New Organic Wastewater Treatment Process 75% More Efficient

A sample of potassium dichromate, also known as the mineral lopezite. About 10 mm long, probably synthetically grown. (Credit: A13ean, http://commons.wikimedia.org/wiki/User:A13ean)
A sample of potassium dichromate, also known as the mineral lopezite. About 10 mm long, probably synthetically grown. (Credit: A13ean, http://commons.wikimedia.org/wiki/User:A13ean)

Sumitomo Heavy Industries, Ltd., in collaboration with the National Institute for Environmental Studies, Japan, successfully developed an organic wastewater treatment process at ambient temperatures that is based on methane fermentation. When this technology is put into practical implementation it will be the world’s very first case example.

The wastewater discharged by domestic industries in Japan amounts to approximately 11.1 billion tons and most of it is comprised of organic effluent that includes a relatively low concentration of organic matter. The majority of such wastewater is currently treated using a method referred to as aerobic biotreatment (known also as the activated sludge method). According to the press-release, issues of this method include the consumption of large amounts of electric power and the production of excessive activated sludge in copious quantities. Such produced volumes can be significantly reduced using the methane fermentation process however the process has not been widely adopted since the wastewater for treatment has to contain medium to high concentration of organic matter and because this method can only be applied with lukewarm liquids at medium temperatures.

The recently-developed technology can treat wastewater with low concentrations of organic matter and facilitates the treatment of methane fermentation in ambient temperatures. This not only extends the range in which the method can be applied but also enables a reduction in operating energy of about 75% in comparison with the conventional activated sludge organic wastewater treatment process. The development is expected to move into evaluations of the validation performance, aiming for practical implementation in the future. Practical implementation is expected to be achieved within one to two years at the earliest and this can potentially become the world’s very first case example.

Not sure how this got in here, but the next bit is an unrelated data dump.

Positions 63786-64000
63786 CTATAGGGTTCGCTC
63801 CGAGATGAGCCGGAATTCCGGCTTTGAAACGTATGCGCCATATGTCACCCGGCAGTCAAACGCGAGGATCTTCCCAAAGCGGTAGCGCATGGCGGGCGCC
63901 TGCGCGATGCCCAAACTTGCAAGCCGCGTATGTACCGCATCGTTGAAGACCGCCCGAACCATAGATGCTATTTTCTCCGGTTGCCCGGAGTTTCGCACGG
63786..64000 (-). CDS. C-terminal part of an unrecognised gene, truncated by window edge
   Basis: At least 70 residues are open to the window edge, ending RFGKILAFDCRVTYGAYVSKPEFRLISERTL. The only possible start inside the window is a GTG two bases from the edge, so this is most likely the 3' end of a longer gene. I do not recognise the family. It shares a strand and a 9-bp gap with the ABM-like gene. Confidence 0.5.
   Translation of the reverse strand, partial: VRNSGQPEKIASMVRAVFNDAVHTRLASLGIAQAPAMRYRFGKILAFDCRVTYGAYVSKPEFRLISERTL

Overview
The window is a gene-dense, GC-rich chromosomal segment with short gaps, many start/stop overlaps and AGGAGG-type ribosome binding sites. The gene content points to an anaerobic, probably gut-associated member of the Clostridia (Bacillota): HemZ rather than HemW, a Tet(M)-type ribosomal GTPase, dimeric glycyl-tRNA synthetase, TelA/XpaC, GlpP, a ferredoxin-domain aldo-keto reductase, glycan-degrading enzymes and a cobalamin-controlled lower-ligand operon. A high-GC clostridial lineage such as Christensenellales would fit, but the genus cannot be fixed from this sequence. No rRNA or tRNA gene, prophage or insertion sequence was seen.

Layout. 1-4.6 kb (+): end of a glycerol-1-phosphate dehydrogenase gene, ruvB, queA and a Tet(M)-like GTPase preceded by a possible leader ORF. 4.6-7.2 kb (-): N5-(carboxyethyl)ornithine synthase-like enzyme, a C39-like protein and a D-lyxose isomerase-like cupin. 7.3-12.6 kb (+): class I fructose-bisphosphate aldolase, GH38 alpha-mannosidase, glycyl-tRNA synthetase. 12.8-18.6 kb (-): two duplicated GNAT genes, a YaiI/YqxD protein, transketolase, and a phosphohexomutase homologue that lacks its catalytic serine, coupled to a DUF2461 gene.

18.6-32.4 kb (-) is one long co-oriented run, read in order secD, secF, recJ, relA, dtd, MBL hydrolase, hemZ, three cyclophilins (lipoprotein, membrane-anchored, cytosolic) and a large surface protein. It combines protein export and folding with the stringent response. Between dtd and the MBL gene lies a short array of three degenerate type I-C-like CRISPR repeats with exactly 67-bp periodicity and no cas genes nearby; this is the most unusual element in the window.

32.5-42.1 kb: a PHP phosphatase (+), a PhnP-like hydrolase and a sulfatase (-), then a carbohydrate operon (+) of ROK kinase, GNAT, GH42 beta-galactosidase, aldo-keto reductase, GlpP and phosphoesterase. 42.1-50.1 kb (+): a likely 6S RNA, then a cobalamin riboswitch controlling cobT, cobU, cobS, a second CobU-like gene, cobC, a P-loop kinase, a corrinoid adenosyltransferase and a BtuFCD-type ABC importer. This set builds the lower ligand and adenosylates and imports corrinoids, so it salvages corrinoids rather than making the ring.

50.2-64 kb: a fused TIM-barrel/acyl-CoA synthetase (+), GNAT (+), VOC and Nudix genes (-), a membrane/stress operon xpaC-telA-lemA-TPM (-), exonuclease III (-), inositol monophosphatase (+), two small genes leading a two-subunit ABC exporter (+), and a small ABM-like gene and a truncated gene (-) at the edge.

According to the developers of the technology, treatment can be applied to low concentrations of organic matter in wastewater and also at ambient temperatures. Conventional methane fermentation treatment can only be applied to effluent containing organic matter at concentrations of 2 to 20 grams CODCr/L and only at temperatures between 35 and 37°C. The recently developed technology can be applied to effluent containing organic matter at concentrations of about 0.3 to 1 g CODCr/L (see footnote) and also at ambient temperatures (10 to 25°C). Most sewage corresponds to these conditions.

In environmental chemistry, the chemical oxygen demand (COD) test is commonly used to indirectly measure the amount of organic compounds in water. Its value is expressed in milligrams per liter (mg/L) and represents the amount of oxygen consumed when organic matter in water is oxidized by an oxidant. This value is used to represent the level of contamination in an aquatic environment and also used as a water quality standard or environmental standard. Among derivative values, CODCr involves a method that uses potassium dichromate, K2Cr2O7, a common inorganic chemical reagent, most commonly used as an oxidizing agent in various laboratory and industrial applications.

The activated sludge method, which is currently the mainstream treatment, requires a large amount of energy for aeration operations (supplying oxygen in water to activate microbes) and excess activated sludge treatment. Aeration is not required with the methane fermentation treatment and smaller amounts of excess activated sludge are produced, therefore the operating energy required for the new organic wastewater treatment process in an experiment was reduced by about 75%. Furthermore, it is also possible to dramatically reduce expenses for treating excess activated sludge.

The above story is based on or reprinted from materials provided by Sumitomo Heavy Industries.

Note: Materials may be edited for accuracy, neutrality, length, clarity and style. For further information, please contact the source cited above.

  • A. Mac

    Looks very promising.

    If they combine this with our patented organic formula, we could take care of all the worlds waste water treatment problems and get rid of the chemicals.

    http://FreshanaOrganic.com

    • Charlie

      I think everything is coming together now. Look at Honda and Toyota. They have huge lineups of hybrid and electric cars. Both have some real nice cars for sale and soon the air will be good too.

      • Paul Erna

        It would be nice!